Booklets menstrual hygiene companies made
for girls, women and teachers - patent medicine
- a list of books and articles about menstruation
See a Kotex ad advertising a Marjorie May
See many more similar booklets.
See ads for menarche-education booklets:
Marjorie May's Twelfth Birthday (Kotex, 1932),
Tampax tampons (1970, with Susan Dey), Personal
Products (1955, with Carol Lynley), and German o.b.
tampons (lower ad, 1981)
And read Lynn Peril's series about these
and similar booklets!
Read the full text of the 1935 Canadian edition
of Marjorie May's Twelfth Birthday, probably identical to the American edition.
More ads for teens (see also introductory
page for teenage advertising): Are you in the know? (Kotex napkins and Quest napkin powder, 1948, U.S.A.),
Are you in the know? (Kotex
napkins and belts, 1949, U.S.A.)Are you in
the know? (Kotex napkins, 1953, U.S.A.),
Are you in the know? (Kotex
napkins and belts, 1964, U.S.A.), Freedom
(1990, Germany), Kotex (1992, U.S.A.), Pursettes (1974, U.S.A.), Pursettes (1974, U.S.A.), Saba (1975, Denmark)
See early tampons and a list of tampon on this site - at least the ones I've cataloged.
"Maiden, Wife and Mother: How to Attain Health, Beauty, Happiness,"
by Mary R. Melendy, M.D., Ph.D., 1903, U.S.A.
Excerpts about menstruation and its disorders, contraception,
religion & reproduction - exercise - diseases of women
This book of advice to women is premodern and prehormone in its appeal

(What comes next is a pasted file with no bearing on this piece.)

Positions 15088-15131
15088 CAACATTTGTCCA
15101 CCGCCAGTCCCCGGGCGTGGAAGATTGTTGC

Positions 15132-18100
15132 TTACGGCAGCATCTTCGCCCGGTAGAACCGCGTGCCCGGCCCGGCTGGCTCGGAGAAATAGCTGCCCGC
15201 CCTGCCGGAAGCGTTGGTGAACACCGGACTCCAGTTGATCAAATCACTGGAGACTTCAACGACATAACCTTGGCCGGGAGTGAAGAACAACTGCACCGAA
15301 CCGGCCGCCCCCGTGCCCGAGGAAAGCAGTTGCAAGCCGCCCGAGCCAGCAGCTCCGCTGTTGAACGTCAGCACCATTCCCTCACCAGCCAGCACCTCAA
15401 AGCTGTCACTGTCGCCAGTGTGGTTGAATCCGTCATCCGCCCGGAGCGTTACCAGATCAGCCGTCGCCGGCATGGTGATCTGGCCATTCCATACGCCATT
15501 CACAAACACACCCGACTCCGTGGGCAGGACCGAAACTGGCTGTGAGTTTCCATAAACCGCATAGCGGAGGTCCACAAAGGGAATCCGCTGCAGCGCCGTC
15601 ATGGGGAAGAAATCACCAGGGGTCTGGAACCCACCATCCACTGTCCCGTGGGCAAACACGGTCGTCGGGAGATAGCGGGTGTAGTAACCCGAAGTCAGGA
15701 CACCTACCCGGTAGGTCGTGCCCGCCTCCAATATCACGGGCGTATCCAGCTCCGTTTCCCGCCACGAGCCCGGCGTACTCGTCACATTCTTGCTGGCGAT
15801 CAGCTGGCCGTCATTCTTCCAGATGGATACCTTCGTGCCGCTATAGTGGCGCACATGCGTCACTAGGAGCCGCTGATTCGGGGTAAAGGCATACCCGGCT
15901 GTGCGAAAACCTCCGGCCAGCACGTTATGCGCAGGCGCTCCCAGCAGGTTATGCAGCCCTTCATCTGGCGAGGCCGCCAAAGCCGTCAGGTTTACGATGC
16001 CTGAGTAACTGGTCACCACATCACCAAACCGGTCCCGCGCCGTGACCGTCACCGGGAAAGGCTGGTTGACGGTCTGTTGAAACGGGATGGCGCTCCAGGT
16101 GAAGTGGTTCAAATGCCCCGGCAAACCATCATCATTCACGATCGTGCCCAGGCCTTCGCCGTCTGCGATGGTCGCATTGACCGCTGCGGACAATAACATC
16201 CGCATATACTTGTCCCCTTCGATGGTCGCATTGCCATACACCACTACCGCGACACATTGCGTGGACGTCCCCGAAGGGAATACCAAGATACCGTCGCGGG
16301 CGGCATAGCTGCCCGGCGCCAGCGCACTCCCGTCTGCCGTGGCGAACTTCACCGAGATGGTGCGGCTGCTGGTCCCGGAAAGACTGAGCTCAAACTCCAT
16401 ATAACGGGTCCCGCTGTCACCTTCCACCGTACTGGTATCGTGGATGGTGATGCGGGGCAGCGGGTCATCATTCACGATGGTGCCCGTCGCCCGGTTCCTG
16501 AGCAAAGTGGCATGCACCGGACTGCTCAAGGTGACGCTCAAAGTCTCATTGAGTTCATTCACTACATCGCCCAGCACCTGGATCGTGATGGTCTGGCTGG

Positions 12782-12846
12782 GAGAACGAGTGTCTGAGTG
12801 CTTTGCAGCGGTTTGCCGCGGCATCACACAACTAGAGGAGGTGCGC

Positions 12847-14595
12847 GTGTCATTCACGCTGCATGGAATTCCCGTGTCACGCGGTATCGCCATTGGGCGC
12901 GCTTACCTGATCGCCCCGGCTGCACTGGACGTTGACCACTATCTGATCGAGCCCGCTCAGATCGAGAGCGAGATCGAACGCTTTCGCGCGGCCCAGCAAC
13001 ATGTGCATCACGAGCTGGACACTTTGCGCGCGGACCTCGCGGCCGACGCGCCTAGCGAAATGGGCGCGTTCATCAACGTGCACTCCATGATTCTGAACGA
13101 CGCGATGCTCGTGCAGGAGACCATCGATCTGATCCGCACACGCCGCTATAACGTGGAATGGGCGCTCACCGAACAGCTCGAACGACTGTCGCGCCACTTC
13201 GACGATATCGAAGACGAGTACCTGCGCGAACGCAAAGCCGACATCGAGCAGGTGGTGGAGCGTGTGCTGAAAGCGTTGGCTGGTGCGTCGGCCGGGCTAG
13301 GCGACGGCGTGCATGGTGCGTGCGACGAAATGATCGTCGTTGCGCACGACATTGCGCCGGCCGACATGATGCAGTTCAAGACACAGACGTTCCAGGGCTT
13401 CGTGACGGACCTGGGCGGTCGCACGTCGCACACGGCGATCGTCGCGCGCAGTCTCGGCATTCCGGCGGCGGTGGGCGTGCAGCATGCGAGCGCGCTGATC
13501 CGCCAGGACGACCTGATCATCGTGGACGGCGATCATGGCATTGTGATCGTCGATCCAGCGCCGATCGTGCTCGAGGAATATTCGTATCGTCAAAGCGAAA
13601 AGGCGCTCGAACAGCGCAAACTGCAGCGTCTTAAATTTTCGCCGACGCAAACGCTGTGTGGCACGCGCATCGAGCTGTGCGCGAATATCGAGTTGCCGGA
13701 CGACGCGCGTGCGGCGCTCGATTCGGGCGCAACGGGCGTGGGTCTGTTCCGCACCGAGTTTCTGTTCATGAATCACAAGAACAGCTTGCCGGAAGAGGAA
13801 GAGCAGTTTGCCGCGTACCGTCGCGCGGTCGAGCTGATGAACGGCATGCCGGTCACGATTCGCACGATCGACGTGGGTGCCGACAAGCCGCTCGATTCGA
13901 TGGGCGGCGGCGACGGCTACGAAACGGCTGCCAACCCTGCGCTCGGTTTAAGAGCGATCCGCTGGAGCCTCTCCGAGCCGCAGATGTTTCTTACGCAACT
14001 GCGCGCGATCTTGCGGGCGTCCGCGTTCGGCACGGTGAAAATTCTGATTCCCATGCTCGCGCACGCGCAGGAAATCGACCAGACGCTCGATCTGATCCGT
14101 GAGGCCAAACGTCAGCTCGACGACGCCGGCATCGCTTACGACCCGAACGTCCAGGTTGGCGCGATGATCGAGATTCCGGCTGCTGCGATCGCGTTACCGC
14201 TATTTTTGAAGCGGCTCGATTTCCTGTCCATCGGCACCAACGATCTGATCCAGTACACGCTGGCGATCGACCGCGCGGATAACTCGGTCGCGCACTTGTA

to strong character and religion and funny concoctions as ways to fight
disease. At one point the writer, a woman physician, quotes someone who
opines that the best cure for physical ills is to
forgive those who have wronged us and beg the same in return. Yeah,
at least we would die with a clear conscience.
But mothers and babies died far more often in that America. Until public
health advances and medicine improved one of the few consolations was religion.
As you sicken and die are you any happier because of science?
Science does enlighten. The author advised her readers wanting children
to have sexual intercourse about the time of the menstrual period, probably
just the opposite of the advice today. And to avoid children: Husbands,
leave your wife alone! Even if she believed in contraception she could not
have advocated it in her book because of the American Comstock laws in effect
since 1873 that also prohibited pornography. The horror of the situation
is that she railed against abortion at the same time she deplored the effects
of unwanted children. Fifteen years after this book appeared the law would
charge Margaret Sanger with distributing contraceptive information, which
started the successful effort to allow people public access to contraception
and information about it.
But for years - centuries, millennia? - women came up with their own
ways to avoid babies: sponges and other
things carrying a million chemicals from everywhere
into women's bodies. Even today, with The Pill.
American medicine in 1903 was emerging from its night, an emergence
helped by the founding of Johns Hopkins Hospital and the Johns Hopkins University's
embrace of German scholarly techniques. (OK, OK, I'm an alumnus.) This guide
with its Victorian models of beauty and virtue appeared at the end of a
difficult era for women. But what era hasn't been?
I again thank Ben Truwe for another great contribution to MUM!
Below: The cover,
which is 1/8" (5 mm) thick and measures 6 7/8 x 9 1/2" (17 x 24.5
cm). The beautiful design is not unusual for the time with its pictures
and art nouveau plant tendrils.
Below: The title
page, reflecting a style hundreds of years old, the windey stacking
of information, including the author's many credentials and the many type
faces. But at least we know what we're about to read.
The scribbles came with book. I trimmed the
© 2007 Harry Finley. It is illegal to reproduce or distribute any
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